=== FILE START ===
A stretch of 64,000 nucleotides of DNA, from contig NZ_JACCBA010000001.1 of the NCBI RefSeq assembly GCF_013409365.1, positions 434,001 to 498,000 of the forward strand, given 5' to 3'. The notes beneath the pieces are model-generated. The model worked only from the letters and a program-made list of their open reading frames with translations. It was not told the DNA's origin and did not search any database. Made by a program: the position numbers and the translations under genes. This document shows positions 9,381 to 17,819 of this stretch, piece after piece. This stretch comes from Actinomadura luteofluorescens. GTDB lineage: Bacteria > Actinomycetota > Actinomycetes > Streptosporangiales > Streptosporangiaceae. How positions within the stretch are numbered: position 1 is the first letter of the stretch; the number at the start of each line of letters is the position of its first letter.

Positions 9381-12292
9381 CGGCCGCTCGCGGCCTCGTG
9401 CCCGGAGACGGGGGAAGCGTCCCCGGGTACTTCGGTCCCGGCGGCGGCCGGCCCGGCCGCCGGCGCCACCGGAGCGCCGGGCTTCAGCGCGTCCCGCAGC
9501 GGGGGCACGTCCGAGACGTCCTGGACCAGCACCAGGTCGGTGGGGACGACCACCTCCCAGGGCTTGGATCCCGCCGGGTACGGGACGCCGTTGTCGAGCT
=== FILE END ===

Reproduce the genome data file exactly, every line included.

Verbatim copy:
A stretch of 64,000 nucleotides of DNA, from contig NZ_JACCBA010000001.1 of the NCBI RefSeq assembly GCF_013409365.1, positions 434,001 to 498,000 of the forward strand, given 5' to 3'. The notes beneath the pieces are model-generated. The model worked only from the letters and a program-made list of their open reading frames with translations. It was not told the DNA's origin and did not search any database. Made by a program: the position numbers and the translations under genes. This document shows positions 9,381 to 17,819 of this stretch, piece after piece. This stretch comes from Actinomadura luteofluorescens. GTDB lineage: Bacteria > Actinomycetota > Actinomycetes > Streptosporangiales > Streptosporangiaceae. How positions within the stretch are numbered: position 1 is the first letter of the stretch; the number at the start of each line of letters is the position of its first letter.

Positions 9381-12292
9381 CGGCCGCTCGCGGCCTCGTG
9401 CCCGGAGACGGGGGAAGCGTCCCCGGGTACTTCGGTCCCGGCGGCGGCCGGCCCGGCCGCCGGCGCCACCGGAGCGCCGGGCTTCAGCGCGTCCCGCAGC
9501 GGGGGCACGTCCGAGACGTCCTGGACCAGCACCAGGTCGGTGGGGACGACCACCTCCCAGGGCTTGGATCCCGCCGGGTACGGGACGCCGTTGTCGAGCT